Poster Board I-197
Regimen-related toxicity is a significant cause of morbidity and mortality after myeloablative allogeneic hematopoietic cell transplantation (HCT). The widely-used conditioning regimen of busulfan followed by cyclophosphamide (BU/CY) has been associated with mortality rates of 12–13% at 100 days after HCT (BBMT 2007 13:355–65, Blood 2002 100:1201–7). Additionally, regimen-related liver injury in the form of moderate or severe hepatic sinusoidal obstruction syndrome (SOS) occurs in 9% of allogeneic HCT recipients conditioned with targeted BU/CY. Preclinical evidence suggests that BU, when given first in order, may deplete hepatic glutathione and potentiate the toxicity of CY, and that reversing the sequence of conditioning agents might reduce toxicity (BBMT 2007 13:853–62). We report the preliminary clinical and pharmacokinetic findings of an ongoing prospective Phase I/II clinical trial designed to test this hypothesis by reversing the standard order of conditioning agents, using CY followed by targeted IV BU.
As of June 17, 2009, 25 patients with myelofibrosis (n=14) or acute myeloid leukemia (AML)/myelodysplasia (MDS) (n=11) were enrolled and observed through day +100 after HCT. Median age was 55 (range, 34–62) years. Twelve patients (48%) had related donors, while 13 had unrelated donors. Among the 13 unrelated donors, 12 were HLA-matched while 1 was mismatched at one HLA allele. Patients received IV CY 60 mg/kg/day on days -7 and -6 before HCT, followed by IV BU (Busulfex, Otsuka Pharmaceutical) 4 mg/kg/day on days -5 through -2. After the first BU dose, subsequent doses were adjusted based on pharmacokinetic monitoring to achieve plasma BU concentrations at steady state (Css) of 800–900 ng/mL. Prophylactic phenytoin was administered on days -6 through -1, and prophylactic ursodiol was administered starting 2 weeks before HCT and continuing through day +90. All patients received G-CSF-mobilized peripheral blood stem cell grafts. Graft-vs.-host disease (GVHD) prophylaxis consisted of tacrolimus combined with methotrexate 10 mg/m2 on days +1, +3, +6, and +11. Endpoints included engraftment, liver and renal toxicity, day +100 mortality, overall survival, and pharmacokinetics of CY and its metabolites 4-hydroxycyclophosphamide (HCY) and O-carboxyethyl-phosphoramide mustard (CEPM).
All patients initially engrafted, with neutrophil engraftment at a median of 17 (range, 11–26) days after HCT. One patient (4%) with an HLA-allele-mismatched unrelated-donor allograft had late graft failure approximately 3 months after HCT. Bilirubin values in the first 20 days after HCT peaked at a median of 1.9 (range, 0.5–12.4) mg/dL. SOS occurred in 1 patient (4%), who had a 10 kg weight gain, peak bilirubin of 2.3, and tender hepatomegaly with eventual resolution. Median peak serum creatinine in the first 20 days after HCT was 1.0 (range, 0.6–3.7) mg/dL. One patient (4%) experienced acute renal insufficiency, defined as a doubling of serum creatinine from pre-transplant baseline, within the first 20 days after HCT in the setting of septic shock. Day +100 survival was 96%; one patient died of sepsis at day +42. Kaplan-Meier estimated survival at the median follow-up of 8 months was 91% (myelofibrosis, 100% and AML/MDS, 80%). In the 6 patients who had died at last follow-up, causes of death included graft-vs.-host disease (n=2), sepsis (n=2), relapsed AML (n=1), and metastatic prostate cancer (n=1). Peak plasma concentrations of CY, HCY, and CEPM were 365.3 ± 58.2 μM, 9.5 ± 5.0 μM, and 12.7 ± 5.9 μM respectively after dose 1 of CY. After dose 2 of CY, peak plasma concentrations of CY, HCY, and CEPM were 312.9 ± 54.7 μM, 21.7 ± 8.6 μM, and 27.7 ± 11.0 μM respectively. The areas under the curve from time 0 to 48 hours for CY, HCY, and CEPM were 4737.0 ± 1361.3 μM • h, 182.4 ± 51.3 μM • h, and 508.5 ± 185.6 μM • h respectively.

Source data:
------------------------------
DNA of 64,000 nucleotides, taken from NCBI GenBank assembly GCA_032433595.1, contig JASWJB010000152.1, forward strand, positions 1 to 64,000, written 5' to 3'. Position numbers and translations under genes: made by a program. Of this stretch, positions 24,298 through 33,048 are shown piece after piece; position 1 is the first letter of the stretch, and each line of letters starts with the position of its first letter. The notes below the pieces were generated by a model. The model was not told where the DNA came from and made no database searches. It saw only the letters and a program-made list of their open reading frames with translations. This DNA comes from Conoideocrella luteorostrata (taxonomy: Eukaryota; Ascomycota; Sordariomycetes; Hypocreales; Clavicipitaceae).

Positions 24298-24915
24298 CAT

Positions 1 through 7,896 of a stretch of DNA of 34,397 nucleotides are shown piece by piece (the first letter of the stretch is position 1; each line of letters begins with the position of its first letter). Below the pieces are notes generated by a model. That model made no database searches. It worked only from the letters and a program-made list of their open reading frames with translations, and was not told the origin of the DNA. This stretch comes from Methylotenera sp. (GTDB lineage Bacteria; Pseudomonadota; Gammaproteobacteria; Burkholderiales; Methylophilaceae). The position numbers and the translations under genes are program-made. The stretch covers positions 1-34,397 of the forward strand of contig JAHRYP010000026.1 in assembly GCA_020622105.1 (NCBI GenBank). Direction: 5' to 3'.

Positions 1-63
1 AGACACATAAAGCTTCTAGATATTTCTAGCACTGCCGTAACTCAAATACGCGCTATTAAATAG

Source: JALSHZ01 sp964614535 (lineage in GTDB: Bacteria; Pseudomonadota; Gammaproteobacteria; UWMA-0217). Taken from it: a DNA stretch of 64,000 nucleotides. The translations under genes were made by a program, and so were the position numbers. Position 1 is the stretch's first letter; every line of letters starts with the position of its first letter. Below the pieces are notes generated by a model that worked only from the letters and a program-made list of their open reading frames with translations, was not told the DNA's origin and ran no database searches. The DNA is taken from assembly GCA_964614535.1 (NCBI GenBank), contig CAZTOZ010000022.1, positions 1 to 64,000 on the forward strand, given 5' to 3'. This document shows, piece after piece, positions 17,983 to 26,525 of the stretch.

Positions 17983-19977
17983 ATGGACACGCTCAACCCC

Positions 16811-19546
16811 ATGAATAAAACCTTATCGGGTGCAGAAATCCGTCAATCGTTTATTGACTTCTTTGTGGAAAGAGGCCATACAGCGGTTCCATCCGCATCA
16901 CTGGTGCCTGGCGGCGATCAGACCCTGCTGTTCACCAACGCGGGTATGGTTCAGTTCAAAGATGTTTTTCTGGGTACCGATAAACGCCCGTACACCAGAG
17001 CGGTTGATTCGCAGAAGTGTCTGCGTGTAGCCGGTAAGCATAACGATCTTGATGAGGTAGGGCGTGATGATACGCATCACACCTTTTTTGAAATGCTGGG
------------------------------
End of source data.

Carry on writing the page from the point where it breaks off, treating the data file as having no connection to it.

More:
Reversing the sequence of conditioning agents in allogeneic HCT, from BU/CY to CY/BU, produced engraftment with low rates of regimen-related toxicity and 96% survival at day +100 after HCT. Our preliminary findings lend clinical support to the hypothesis that reversing the sequence of these agents may lessen exposure to toxic CY metabolites and improve clinical outcomes.
Rezvani:Otsuka: Research Funding. Off Label Use: Describes intravenous busulfan in combination with cyclophosphamide as conditioning for allogeneic hematopoietic cell transplantation in patients with acute myeloid leukemia, myelodysplasia, and myelofibrosis.. McCune:Otsuka: Consultancy, Research Funding. Deeg:Otsuka: Research Funding.
Asterisk with author names denotes non-ASH members.